Finding Your Voice

Finding your voice

Have you ever heard the expression, “People do business with people; they don’t do business with companies”?

It’s true — it is human nature to want to form a connection with another individual. And in business, if all other things are equal, we are more likely to choose to do business with the person we like, than the person we do not like (or simply do not know).

This is a concept that has been recognized by salespeople and marketing professionals for decades — it is the reason, for example, that a successful salesperson tends to be amiable, easy at conversation, and often remembers events that are going on in your life. I can think of several salespeople that regularly stay in touch with me, and know to ask about my family members (by name!) and never miss sending a New Year’s or holiday card.

Why is it important to find your “voice”?

The Internet has a tendency to isolate us from one another. Don’t get me wrong — email and social media, for example, have both made it easier to keep in touch with one another. But there is something isolating about posting a message as opposed to picking-up the telephone and talking one-on-one.

Those of us who grew up in the age of the Internet need to work at maintaining and nurturing interpersonal relationships.

In business, finding your voice means coming to terms with the fact that not everyone out there is going to want to do business with you. Just because you have a website and are active on social media, for example, doesn’t mean that your message will appeal to everyone. Indeed, the Internet ensures that you will have loads of competition, and it will be as easy for them to put out their message as it is for you.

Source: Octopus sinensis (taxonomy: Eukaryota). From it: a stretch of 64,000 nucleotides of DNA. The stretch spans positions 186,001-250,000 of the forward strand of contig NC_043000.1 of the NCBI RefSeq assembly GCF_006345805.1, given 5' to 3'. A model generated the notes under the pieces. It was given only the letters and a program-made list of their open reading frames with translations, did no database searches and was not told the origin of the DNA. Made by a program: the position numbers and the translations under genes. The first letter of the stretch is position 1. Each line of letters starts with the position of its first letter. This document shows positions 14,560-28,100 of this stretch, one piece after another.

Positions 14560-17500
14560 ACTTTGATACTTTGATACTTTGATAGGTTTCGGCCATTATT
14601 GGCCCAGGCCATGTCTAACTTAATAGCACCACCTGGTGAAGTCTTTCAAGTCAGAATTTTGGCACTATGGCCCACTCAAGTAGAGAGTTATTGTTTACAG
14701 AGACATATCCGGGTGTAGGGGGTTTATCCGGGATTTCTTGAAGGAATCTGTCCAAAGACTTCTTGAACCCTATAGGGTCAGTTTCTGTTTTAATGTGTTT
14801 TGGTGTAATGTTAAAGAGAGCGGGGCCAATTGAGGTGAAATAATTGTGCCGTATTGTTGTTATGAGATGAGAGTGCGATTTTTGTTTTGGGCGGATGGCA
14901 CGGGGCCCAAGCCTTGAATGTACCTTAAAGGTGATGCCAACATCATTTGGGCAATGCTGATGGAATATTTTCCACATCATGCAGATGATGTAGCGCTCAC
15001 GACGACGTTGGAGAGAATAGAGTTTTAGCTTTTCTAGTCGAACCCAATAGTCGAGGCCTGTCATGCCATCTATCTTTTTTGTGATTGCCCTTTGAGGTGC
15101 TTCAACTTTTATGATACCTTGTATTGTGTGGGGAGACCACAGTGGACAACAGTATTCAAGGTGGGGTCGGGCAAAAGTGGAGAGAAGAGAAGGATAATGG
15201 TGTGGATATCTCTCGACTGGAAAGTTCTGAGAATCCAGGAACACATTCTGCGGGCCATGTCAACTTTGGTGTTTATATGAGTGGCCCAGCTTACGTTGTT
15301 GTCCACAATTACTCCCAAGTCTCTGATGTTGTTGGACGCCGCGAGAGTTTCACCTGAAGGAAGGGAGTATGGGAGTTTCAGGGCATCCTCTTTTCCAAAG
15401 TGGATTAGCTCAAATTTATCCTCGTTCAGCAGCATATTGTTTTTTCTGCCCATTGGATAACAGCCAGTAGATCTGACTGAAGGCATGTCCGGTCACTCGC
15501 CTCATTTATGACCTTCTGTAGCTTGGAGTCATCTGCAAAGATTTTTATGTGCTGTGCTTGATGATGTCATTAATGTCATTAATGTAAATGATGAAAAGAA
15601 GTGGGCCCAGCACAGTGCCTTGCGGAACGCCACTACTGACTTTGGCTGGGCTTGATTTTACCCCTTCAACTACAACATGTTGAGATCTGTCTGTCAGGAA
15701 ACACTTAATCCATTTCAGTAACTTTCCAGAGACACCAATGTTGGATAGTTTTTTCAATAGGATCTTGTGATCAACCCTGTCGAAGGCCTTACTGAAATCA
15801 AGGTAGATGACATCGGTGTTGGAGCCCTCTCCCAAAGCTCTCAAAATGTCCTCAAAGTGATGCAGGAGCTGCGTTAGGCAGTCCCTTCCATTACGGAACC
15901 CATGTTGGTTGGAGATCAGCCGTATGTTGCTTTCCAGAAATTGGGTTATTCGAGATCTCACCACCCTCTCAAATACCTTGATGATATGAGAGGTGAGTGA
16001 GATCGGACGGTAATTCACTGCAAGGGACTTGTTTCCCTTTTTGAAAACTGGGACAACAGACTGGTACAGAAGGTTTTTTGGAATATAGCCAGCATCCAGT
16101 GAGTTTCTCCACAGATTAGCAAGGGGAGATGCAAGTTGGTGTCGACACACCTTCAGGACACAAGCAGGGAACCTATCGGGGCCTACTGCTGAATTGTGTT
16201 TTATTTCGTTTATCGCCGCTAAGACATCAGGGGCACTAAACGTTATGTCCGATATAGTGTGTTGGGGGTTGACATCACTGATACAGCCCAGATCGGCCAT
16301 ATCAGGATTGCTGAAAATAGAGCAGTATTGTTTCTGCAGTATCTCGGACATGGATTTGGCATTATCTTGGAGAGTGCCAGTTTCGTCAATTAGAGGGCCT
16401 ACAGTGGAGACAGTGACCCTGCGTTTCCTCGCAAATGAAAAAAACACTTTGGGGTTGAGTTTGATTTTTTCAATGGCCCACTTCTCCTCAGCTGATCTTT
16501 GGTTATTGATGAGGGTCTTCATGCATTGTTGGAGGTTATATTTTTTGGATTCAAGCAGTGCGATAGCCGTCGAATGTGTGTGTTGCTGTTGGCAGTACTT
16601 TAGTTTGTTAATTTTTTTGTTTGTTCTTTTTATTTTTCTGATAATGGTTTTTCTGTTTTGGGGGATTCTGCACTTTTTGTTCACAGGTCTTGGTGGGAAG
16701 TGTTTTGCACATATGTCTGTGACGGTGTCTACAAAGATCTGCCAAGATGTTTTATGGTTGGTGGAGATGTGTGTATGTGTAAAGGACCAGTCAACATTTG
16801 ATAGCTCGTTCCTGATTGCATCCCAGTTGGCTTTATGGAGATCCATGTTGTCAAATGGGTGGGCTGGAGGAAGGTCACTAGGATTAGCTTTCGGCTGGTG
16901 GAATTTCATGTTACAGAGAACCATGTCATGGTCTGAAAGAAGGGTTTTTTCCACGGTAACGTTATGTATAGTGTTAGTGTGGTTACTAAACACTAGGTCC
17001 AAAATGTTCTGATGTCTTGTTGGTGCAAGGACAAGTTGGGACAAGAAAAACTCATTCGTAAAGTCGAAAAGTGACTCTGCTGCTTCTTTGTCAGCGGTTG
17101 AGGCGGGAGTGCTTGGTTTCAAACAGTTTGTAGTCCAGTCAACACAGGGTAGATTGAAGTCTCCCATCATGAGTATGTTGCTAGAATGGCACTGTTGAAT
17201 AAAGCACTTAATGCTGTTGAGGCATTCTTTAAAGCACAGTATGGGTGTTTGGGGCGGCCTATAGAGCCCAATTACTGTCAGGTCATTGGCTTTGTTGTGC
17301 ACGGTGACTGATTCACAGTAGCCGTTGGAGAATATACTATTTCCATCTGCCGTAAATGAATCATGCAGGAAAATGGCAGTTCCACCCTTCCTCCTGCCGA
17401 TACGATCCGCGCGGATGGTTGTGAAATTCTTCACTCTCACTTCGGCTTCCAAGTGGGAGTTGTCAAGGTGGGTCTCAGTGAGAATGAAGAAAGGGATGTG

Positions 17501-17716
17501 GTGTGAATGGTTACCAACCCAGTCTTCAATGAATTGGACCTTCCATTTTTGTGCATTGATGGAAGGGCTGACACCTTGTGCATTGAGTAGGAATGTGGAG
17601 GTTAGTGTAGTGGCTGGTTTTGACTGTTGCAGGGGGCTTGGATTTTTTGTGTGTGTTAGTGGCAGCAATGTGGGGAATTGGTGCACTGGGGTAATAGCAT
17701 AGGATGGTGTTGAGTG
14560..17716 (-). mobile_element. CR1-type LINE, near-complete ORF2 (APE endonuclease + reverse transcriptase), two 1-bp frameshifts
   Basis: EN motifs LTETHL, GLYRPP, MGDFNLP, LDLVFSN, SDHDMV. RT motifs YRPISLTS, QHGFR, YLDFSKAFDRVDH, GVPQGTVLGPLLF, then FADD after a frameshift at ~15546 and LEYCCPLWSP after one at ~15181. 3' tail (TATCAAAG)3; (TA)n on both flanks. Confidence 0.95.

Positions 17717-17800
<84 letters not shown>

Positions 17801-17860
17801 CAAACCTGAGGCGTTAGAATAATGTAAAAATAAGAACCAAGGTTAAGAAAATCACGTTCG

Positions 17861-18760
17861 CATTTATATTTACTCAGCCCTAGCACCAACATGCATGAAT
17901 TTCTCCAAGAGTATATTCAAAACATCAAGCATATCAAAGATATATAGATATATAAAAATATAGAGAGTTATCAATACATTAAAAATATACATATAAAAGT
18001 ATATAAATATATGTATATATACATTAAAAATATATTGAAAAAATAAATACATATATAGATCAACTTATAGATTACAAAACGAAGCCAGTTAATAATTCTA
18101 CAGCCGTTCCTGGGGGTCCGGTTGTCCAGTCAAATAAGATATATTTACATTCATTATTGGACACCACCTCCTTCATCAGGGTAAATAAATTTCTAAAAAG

What exactly is a “voice”?

In writing, or online, just like in-person, your voice is your persona — it’s your attitude, your tone, your style of speaking.

Ask yourself:

  • Are you “cocky” and self-assured?
  • Do you come across as “humble”?
  • Would people say you are a “know-it-all”?
  • Are you a “wise listener”?

How would others describe your tone?

There is nothing wrong with the fact that not everyone out there will want to do business with you; there is more opportunity out there than you or I could ever fill. The Internet allows us to reach all of it.

So, if you can come to terms with the fact that not everyone out there is going to want to do business with you, you can see why it is important to invest time developing relationships with those who do. These individuals can become your “fans”. Turning a prospect into a customer or client, and then into a fan, is what sales and marketing is all about.

Finding your voice is imperative — and learning the 3 Secrets to Selling That Changed My Life can take your success to the next level!